Blank to 50K: Why write your novel in 30 days?

http://lorilrobinett.comIf you’ve always wanted to write a novel, but can’t seem to get it done . . . National Novel Writing Month may be for you. But there is a caveat to that. You don’t HAVE to sign up for NaNoWriMo. You don’t HAVE to do it in November. The things that make NaNo work for so many people can be tweaked for your personal situation to help you reach your goals.

Quantity over Quality

Don’t get hung up on this point. The idea is to take one month to get your first draft finished. Your goal is to have a beginning, a middle and an end. If you get too focused on crafting perfect sentences, you’ll never reach those two magical words: The End.

Write Wherever

NaNo teaches you to write wherever you’d like: at your desk, at a write-in, or in short little bursts wherever you happen to be. I’ve been known to work through lunch at work . . . but take 15 minutes to send myself an email with a few hundred words for my work in progress.

Support

If you sign up for NaNo, you’ll have overwhelming support from the entire NaNo community – from the Office of Letters and Light, your Municipal Liaison, and your Region. If you don’t sign up for NaNo, you still need to elicit support from friends and family, as well as the writing community. Find a writing group or at least a critique partner.

Take the Time

The biggest hurdle writers face is finding the time to write. Give yourself a deadline, tell others you are writing a novel . . . then DO IT.

If I Can Do It, You Can Do It

Both of my novels were drafting during National Novel Writing Month. Check them out and see what is possible, and support a fellow writer at the same time:

http://www.amazon.com/Denim-Diamonds-Lori-Robinett-ebook/dp/B00M8N210Y/

Denim & Diamonds

http://www.amazon.com/Fatal-Impulse-Widows-Web-Novel-ebook/dp/B00UB2U7WS/

#howtowrite: Mining Ideas

http://lorilrobinett.com

A frequent question I get is “Where do you get your ideas?”

My answer is simple. Everywhere. Look around you. Listen. Read. I’ve got several novels drafted – here’s how I’ve done it.

http://carypress.com/denim-diamonds-by-lori-robinett/

Denim & Diamonds by Lori Robinett

Denim & Diamonds is my first novel. The story began to germinate when I worked at a law firm. A client came in, needing an estate plan. She had several horses that she cared about deeply. They were her primary concern. She wanted to know how she could structure her estate so that her little farm would be taken care of. That got me to thinking . . . and the Diamond J was born.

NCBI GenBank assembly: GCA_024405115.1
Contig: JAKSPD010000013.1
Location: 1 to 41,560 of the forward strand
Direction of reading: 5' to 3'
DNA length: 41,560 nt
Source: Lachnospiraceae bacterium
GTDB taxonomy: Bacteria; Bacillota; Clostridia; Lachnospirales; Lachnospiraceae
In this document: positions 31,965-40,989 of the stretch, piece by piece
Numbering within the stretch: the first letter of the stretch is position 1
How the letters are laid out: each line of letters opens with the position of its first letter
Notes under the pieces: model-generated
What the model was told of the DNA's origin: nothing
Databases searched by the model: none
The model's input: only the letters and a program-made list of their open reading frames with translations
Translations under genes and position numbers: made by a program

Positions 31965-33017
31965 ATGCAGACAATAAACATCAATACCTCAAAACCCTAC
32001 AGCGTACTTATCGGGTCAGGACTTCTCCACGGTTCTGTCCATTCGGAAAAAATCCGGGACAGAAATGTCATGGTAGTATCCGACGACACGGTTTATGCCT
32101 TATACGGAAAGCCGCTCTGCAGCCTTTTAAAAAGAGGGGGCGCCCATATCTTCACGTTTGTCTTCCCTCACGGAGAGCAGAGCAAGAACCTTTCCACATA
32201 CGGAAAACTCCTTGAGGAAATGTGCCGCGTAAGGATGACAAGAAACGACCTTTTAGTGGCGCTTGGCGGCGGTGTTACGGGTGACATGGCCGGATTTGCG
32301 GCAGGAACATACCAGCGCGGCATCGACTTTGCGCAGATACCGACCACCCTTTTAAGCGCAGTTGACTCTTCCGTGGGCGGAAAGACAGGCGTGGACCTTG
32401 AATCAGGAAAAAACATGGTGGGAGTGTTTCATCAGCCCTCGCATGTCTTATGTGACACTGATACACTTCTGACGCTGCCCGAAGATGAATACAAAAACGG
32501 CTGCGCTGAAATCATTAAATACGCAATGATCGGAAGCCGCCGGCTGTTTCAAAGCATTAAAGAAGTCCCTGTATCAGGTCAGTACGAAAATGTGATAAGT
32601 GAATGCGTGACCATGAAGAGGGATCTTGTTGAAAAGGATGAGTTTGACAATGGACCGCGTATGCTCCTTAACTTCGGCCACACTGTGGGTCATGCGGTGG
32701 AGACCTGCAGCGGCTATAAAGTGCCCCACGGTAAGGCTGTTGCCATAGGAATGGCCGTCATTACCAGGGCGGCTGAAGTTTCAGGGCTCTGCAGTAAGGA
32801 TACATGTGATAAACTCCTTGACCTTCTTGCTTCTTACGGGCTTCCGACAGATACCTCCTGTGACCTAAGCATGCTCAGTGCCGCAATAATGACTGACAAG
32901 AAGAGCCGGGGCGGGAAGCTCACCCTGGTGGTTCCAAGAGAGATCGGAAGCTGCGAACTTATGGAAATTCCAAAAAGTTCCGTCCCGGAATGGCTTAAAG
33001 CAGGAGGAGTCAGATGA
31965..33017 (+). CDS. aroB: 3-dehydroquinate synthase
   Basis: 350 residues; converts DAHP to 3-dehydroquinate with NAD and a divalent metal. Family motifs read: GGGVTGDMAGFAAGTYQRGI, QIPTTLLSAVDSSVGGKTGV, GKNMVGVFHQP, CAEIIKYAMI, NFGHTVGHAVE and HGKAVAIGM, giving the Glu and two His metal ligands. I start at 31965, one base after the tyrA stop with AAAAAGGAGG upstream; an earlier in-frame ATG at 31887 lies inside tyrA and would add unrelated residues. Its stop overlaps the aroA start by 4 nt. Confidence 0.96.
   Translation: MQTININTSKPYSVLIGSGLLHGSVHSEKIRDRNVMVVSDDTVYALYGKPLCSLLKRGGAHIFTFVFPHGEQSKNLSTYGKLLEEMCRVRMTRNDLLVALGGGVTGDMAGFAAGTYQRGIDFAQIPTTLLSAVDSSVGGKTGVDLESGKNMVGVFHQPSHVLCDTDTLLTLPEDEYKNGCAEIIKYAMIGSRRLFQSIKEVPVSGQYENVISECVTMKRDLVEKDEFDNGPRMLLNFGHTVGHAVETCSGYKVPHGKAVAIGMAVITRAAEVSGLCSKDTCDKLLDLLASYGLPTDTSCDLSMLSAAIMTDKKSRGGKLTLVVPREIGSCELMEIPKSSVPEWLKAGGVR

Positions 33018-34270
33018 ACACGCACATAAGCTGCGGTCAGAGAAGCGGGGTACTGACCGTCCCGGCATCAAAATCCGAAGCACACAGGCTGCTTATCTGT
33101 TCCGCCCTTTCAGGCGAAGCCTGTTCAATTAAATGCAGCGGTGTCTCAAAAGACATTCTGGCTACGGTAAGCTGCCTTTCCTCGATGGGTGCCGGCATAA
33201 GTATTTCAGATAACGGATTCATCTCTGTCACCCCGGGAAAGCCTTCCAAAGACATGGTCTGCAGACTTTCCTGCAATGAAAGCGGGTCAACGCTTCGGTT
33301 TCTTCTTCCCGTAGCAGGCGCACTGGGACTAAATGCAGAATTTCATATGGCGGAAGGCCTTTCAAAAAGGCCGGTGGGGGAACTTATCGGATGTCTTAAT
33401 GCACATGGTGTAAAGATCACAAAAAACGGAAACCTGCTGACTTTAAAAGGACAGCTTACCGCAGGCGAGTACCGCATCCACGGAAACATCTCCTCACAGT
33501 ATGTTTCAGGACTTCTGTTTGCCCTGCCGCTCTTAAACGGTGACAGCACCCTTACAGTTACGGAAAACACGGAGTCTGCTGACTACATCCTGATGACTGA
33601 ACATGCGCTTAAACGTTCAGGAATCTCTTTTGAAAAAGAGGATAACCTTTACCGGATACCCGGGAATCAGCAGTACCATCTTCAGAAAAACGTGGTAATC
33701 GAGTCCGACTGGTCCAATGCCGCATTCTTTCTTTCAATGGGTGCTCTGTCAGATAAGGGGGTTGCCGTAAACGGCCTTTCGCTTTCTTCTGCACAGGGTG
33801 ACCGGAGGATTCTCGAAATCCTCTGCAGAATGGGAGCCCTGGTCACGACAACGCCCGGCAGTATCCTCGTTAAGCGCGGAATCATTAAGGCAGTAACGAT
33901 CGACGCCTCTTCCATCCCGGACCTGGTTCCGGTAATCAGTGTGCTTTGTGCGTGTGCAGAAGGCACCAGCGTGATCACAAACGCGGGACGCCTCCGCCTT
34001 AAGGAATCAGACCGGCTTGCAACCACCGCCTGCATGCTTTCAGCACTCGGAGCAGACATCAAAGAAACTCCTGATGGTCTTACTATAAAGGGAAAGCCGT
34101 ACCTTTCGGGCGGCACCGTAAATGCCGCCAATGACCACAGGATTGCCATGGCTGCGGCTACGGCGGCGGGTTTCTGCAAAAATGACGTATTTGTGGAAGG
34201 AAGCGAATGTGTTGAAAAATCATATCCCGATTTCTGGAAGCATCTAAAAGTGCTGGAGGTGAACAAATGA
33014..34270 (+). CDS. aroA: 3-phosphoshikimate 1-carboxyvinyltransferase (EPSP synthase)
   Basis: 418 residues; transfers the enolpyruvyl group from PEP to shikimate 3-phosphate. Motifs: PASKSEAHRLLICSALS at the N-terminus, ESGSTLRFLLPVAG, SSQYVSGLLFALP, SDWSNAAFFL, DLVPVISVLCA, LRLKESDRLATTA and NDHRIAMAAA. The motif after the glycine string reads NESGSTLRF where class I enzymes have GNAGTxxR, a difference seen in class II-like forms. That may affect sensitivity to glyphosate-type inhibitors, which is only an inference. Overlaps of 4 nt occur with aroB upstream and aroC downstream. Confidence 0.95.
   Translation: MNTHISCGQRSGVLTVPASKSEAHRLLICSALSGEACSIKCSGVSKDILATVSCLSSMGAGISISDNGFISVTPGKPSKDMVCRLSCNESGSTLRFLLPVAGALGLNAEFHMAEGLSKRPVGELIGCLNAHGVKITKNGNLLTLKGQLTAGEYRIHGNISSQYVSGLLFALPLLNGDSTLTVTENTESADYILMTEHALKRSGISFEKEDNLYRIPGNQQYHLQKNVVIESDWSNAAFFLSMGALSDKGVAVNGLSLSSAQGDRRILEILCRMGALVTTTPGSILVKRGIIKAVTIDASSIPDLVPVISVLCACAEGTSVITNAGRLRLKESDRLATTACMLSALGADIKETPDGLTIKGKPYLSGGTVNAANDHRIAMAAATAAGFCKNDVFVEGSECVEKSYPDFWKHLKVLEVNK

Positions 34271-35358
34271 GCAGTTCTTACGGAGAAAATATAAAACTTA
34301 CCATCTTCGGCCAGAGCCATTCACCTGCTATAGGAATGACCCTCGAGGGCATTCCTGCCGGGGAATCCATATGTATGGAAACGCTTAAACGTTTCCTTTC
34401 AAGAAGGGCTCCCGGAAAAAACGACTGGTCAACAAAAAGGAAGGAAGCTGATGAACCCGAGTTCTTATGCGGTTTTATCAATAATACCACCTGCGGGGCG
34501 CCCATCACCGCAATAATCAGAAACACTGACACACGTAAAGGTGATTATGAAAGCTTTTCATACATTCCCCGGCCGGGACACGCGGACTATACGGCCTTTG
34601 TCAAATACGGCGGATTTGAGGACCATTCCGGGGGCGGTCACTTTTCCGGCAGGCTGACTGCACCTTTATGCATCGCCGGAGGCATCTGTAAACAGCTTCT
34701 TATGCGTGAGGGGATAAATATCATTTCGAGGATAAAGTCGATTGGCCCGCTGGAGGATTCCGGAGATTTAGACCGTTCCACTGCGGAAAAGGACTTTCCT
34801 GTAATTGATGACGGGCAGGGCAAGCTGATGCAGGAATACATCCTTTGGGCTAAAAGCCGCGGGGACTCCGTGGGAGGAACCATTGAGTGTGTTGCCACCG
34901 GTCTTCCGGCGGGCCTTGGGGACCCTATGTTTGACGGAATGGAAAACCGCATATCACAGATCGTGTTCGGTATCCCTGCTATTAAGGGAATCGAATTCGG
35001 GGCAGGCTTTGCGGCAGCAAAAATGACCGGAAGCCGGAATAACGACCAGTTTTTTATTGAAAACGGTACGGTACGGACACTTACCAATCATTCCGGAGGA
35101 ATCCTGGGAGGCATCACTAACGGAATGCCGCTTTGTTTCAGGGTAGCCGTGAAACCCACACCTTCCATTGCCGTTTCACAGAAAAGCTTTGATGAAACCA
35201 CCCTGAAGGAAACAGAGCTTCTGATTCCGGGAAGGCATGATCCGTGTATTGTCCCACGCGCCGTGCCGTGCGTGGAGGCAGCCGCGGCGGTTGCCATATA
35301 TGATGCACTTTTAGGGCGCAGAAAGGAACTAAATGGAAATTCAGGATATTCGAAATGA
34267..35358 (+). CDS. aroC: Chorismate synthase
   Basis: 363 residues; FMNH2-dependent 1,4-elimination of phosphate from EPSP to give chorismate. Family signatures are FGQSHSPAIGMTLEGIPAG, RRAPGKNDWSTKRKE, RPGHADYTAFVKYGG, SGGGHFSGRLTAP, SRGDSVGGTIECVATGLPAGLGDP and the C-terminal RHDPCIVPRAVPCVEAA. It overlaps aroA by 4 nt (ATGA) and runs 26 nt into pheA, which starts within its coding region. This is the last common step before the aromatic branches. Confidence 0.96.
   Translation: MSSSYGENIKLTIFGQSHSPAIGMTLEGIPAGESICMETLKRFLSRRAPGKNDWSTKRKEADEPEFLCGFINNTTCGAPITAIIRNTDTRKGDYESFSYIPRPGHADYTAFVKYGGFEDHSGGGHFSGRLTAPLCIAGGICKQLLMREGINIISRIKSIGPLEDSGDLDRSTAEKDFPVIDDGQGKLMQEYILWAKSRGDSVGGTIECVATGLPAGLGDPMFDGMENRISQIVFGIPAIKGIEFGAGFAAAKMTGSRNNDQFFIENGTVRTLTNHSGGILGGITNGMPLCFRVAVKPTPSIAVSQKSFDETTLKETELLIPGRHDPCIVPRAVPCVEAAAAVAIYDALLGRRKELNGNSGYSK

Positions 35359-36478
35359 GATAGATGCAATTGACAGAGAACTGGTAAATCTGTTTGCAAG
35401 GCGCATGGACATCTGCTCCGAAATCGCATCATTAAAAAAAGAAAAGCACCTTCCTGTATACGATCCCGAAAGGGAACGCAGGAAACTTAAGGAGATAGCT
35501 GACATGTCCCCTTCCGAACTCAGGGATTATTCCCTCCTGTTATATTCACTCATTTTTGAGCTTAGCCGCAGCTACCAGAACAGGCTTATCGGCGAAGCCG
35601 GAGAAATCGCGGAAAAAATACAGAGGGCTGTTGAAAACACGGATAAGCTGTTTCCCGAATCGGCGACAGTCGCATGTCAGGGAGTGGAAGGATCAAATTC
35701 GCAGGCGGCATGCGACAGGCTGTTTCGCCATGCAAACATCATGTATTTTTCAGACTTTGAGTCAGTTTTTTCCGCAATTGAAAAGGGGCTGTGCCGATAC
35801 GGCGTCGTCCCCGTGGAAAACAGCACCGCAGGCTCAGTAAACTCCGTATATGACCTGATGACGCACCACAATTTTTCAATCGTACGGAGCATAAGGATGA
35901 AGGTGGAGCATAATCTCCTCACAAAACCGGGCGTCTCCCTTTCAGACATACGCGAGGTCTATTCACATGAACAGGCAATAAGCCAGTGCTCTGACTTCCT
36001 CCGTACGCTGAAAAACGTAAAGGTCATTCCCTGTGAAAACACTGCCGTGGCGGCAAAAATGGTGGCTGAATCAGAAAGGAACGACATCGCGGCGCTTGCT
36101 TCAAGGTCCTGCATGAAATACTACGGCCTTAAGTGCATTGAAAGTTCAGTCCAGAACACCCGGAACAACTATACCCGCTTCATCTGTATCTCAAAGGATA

Widow’s Web/Fatal Impulse (my next novel . . . hopefully to be released in 2015) was inspired by a story I heard when I was 10 years old. My family vacationed in Colorado, near Salida. At some point, Mom talked to a local about the mountain roads, the steep drop-offs, the dangers of driving. I remember a woman telling a story about a car that went off Highway 50, somewhere near Monarch Pass. The woman said the woman’s body wasn’t recovered until the next summer because the ravine was so steep and rugged that it was too dangerous for rescue crews to go down. The car was left there, a mangled mass of steel. The idea of someplace being so rugged that a body couldn’t be recovered stuck with me. I thought, what a great way to get rid of a body! (yes, even at 10, I thought that way – is it any wonder that I devoured Stephen King novels in my early teens?)

Alien Threat (still in draft form) was inspired by conspiracy websites that picked up a local news story several years ago when a local research scientist was killed. Apparently there have been a lot of scientists killed in unusual ways. Too much to be coincidence? Not in my novel.

If you’re having trouble coming up with ideas, there are several resources you can mine for inspiration:

  • Read the news (especially a couple of pages back in a newspaper)
  • Pick up a book and turn to the 3rd page and read a line, then turn to the 30th page and read a line
  • Think of a book you like, then imagine that story line in a different genre (what if Harry Potter was written as a romance?)
  • Think of two movies you like, and imagine them in a mashup (Harry Potter meets Rocky)

When you come across ideas like that, find a way to record them:

  • Keep an idea journal.
  • Jot ideas on scraps of paper and drop them in a jar.
  • Write the idea on a sticky note and stick it to your wall.
  • Write your idea on an index card and keep it in a card file box.

So . . . where do you get your ideas? When you get an idea, how do you remember it?